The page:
OC: yeah so the main the major Festival that we do is June 24th so that’s the big day where everyone comes in shops all day long at all the vendor booths and then we also have live music we have demos seminars we have cooking classes things like that wreath making so that’s only the big to do for the festival that the whole community usually comes out for it’s five dollar tickets not not too bad but really just giving a venue to people who are artisans and craft vendors a lot a lot of them are centered around lavender some are also you know different arts and crafts but so that’s our big main event then we also have Friday night or Friday farm tours so those are private events those including one in North Fork Valley and one in Grand Valley Mesa County so attendees will purchase a ticket and then they’ll visit four to five different farms depending on which tour they choose and then they’ll have a catered lunch delicious and then they’ll get prizes and gifts for each of the locations and be able to shop and each of the farm owners will do a separate in training or or a demo or like teach them how to make some lavender product or things like that it’s really cool and then our Sunday the last day of the festival is more kind of open form so with that one people will do self-guided farm tours so they will be able to visit any of the farms that decided to participate in that and they’ll most farms will usually have some kind of an activity or some specials for the people attending that part of it too so that’s the main part of it Lee Ann what did I miss

LN: dinner

OC: oh dinner dinner hello so we have dinner at Maison la Belle Vie on Saturday night after the festival so that’s a big fancy event they make a delicious lavender inspired meal with each course having lavender infused into the dish so it’s going to be beautiful and lovely you should come if you can

LM: what’s interesting I think too is that it’s you can have a variety of experiences for like different price points like you can have pretty much you know five dollars a ticket it’s not that bad and then it goes all the way up to like quite a bit for the dinner and the farm tours and things but it’s like you can kind of or the self-guided farm tour yes right so I think that’s really cool like there aren’t many festivals where you can have that level or that number of different experiences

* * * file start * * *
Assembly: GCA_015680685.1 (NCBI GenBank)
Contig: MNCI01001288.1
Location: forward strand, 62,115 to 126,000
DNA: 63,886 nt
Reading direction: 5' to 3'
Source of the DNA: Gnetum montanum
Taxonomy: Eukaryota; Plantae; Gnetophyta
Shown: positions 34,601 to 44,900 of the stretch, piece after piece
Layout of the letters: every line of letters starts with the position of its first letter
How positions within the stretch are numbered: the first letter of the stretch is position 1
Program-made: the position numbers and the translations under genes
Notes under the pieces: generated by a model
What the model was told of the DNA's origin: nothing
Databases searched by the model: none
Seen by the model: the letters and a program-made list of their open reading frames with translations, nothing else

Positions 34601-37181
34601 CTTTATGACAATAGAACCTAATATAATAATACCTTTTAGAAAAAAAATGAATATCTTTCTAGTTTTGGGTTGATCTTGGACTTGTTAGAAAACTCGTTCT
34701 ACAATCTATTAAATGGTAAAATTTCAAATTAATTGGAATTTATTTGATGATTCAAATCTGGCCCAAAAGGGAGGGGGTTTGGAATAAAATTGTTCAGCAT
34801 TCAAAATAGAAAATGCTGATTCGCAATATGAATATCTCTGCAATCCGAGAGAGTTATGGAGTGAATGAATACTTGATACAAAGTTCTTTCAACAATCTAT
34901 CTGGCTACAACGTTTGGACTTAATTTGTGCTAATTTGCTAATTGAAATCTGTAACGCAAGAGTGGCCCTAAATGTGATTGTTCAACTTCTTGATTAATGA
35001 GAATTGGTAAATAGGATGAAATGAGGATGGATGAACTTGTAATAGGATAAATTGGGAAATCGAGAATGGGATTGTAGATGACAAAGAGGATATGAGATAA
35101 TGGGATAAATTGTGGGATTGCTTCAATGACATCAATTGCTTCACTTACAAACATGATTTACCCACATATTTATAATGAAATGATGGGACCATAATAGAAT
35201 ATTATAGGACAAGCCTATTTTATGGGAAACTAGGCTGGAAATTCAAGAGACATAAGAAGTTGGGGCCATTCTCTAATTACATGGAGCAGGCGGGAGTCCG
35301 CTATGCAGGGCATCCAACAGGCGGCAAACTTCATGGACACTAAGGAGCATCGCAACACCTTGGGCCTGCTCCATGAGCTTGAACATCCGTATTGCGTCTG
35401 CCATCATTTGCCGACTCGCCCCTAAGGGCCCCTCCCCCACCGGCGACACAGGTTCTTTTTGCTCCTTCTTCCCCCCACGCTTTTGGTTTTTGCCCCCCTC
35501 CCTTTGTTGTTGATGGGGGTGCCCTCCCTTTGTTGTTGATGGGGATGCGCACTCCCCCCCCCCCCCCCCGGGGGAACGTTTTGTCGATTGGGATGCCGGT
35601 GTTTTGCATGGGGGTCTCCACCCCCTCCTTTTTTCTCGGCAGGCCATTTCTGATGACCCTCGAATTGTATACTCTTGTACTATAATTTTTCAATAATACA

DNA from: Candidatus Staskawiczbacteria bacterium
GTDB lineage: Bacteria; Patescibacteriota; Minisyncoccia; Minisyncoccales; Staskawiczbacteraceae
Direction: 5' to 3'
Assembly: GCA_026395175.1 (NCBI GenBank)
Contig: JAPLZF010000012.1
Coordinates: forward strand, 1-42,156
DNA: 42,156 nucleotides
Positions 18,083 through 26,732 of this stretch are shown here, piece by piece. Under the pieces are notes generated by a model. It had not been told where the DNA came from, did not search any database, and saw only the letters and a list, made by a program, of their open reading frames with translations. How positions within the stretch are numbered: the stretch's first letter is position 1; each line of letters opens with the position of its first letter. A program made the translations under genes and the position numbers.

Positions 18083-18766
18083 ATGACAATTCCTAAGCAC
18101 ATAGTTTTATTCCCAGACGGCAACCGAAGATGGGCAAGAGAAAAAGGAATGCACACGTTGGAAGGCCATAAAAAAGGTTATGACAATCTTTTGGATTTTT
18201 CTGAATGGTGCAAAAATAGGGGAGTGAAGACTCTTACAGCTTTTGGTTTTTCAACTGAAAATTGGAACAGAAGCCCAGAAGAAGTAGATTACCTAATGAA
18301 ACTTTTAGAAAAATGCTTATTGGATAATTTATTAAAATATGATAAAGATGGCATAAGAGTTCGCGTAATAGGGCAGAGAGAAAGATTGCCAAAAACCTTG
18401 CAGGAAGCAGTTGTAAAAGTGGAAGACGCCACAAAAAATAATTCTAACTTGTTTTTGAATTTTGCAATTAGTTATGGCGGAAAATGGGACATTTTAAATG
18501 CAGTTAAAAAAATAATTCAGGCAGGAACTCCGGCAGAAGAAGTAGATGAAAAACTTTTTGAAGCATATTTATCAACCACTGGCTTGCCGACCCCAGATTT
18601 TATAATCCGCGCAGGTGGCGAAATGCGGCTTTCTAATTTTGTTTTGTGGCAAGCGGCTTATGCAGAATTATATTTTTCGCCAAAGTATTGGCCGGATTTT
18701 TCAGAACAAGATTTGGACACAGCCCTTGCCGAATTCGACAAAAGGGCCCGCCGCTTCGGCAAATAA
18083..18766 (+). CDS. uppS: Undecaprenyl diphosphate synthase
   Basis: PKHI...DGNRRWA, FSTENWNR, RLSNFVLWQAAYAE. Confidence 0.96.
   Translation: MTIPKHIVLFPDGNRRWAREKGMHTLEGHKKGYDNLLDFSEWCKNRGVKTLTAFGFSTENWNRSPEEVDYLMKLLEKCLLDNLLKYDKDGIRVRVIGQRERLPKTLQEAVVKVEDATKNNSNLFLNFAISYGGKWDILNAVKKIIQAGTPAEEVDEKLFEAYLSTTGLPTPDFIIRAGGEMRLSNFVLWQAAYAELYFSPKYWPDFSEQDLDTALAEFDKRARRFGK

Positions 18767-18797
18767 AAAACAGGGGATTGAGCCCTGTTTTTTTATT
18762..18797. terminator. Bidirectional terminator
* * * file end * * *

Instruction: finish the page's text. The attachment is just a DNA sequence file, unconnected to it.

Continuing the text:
OC: yeah, pick your participation level yeah

LN: and I think one of the biggest focuses that’s always been at the heart of the association is the education about lavender and what you can do with it and what because that’s usually one of the first questions people ask well so what’s the big deal with lavender, right and so this gives different businesses and farms a way to really explore and explain how they use lavender from just some basic agritourism to their culinary products to their bath and body and you know how how do you do it you know the essential oils of course are always a big thing there’s many that are big specialists on on that as well so

OC: you know what I forgot the art contest oh yeah I’m going to let you run with that one

LN: oh yes well because it’s kind of

OC: it’s free-form kind of

LN: it is yeah we every year for the festival we promote a an artwork a two-dimensional art piece so for example the artist that we’re featuring this year was chosen last year last year’s festival and so then we purchased her artwork and then are able to use it and all our promotional materials and everything for the for the coming Festival so right now we are promoting the artwork for the 2024 Festival that will be chosen at the end of this Festival it’s kind of confusing on the timing there but we’ll we’ll choose it at the end of this Festival so that when this one is over we’ll have something to work with to start planning our 2024 Festival so and we’re it’s such a an exciting thing to see what these artists come up with and it’s like I said two-dimensional and there’s really no age limit on you know who can participate they just have to meet some of the criteria that the art gallery needs because we have it displayed at the Blue Pig Gallery just in this area

LM: and when is it displayed

LN: it’s actually on display now we reserve the initial vote to the members of the association so the members of the association hopefully will receive the photos and a voting ballot of all the artwork that has been submitted so they can do their initial choices the top three maybe four depending on how hard it is to decide but usually the top three finalists and then those three finalists are featured in continue to be featured at the Blue Pig Gallery for anybody who comes in the week prior to the festival then they get to do their voting of the three that the membership had chosen

LM: got it okay so the public ultimately picks

LN: yeah so then the public picks the final the final one and then the end of Sunday the end of the festival weekend is when we’ll do the tally and so we should hopefully know by the Monday after

LM: so why does palisade have a Lavender Festival who started it why did they start it

LN: oh interestingly I guess I’ll take that because I researched that the looking into this started way back in the mid how do you say that the mid 2000s

OC: the mid aughts